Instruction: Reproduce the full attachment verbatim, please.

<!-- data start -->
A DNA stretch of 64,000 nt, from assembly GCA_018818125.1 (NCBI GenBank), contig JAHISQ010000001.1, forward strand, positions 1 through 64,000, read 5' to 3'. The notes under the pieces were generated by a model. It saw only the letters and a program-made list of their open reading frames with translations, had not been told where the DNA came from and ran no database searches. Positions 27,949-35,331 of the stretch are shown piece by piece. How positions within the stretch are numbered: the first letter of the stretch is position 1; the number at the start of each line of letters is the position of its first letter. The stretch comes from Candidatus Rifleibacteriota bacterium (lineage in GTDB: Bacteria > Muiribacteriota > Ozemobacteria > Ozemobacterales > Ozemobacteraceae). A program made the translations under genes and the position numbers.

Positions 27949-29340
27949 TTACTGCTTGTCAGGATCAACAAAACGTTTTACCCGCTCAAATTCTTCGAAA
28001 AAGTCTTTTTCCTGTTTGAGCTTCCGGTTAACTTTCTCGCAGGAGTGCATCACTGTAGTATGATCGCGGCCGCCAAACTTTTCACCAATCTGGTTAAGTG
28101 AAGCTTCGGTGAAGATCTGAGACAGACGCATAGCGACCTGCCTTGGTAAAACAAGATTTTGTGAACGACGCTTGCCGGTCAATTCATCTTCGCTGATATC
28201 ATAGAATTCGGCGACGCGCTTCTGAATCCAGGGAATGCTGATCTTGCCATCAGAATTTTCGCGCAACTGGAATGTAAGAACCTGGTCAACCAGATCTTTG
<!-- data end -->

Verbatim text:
A DNA stretch of 64,000 nt, from assembly GCA_018818125.1 (NCBI GenBank), contig JAHISQ010000001.1, forward strand, positions 1 through 64,000, read 5' to 3'. The notes under the pieces were generated by a model. It saw only the letters and a program-made list of their open reading frames with translations, had not been told where the DNA came from and ran no database searches. Positions 27,949-35,331 of the stretch are shown piece by piece. How positions within the stretch are numbered: the first letter of the stretch is position 1; the number at the start of each line of letters is the position of its first letter. The stretch comes from Candidatus Rifleibacteriota bacterium (lineage in GTDB: Bacteria > Muiribacteriota > Ozemobacteria > Ozemobacterales > Ozemobacteraceae). A program made the translations under genes and the position numbers.

Positions 27949-29340
27949 TTACTGCTTGTCAGGATCAACAAAACGTTTTACCCGCTCAAATTCTTCGAAA
28001 AAGTCTTTTTCCTGTTTGAGCTTCCGGTTAACTTTCTCGCAGGAGTGCATCACTGTAGTATGATCGCGGCCGCCAAACTTTTCACCAATCTGGTTAAGTG
28101 AAGCTTCGGTGAAGATCTGAGACAGACGCATAGCGACCTGCCTTGGTAAAACAAGATTTTGTGAACGACGCTTGCCGGTCAATTCATCTTCGCTGATATC
28201 ATAGAATTCGGCGACGCGCTTCTGAATCCAGGGAATGCTGATCTTGCCATCAGAATTTTCGCGCAACTGGAATGTAAGAACCTGGTCAACCAGATCTTTG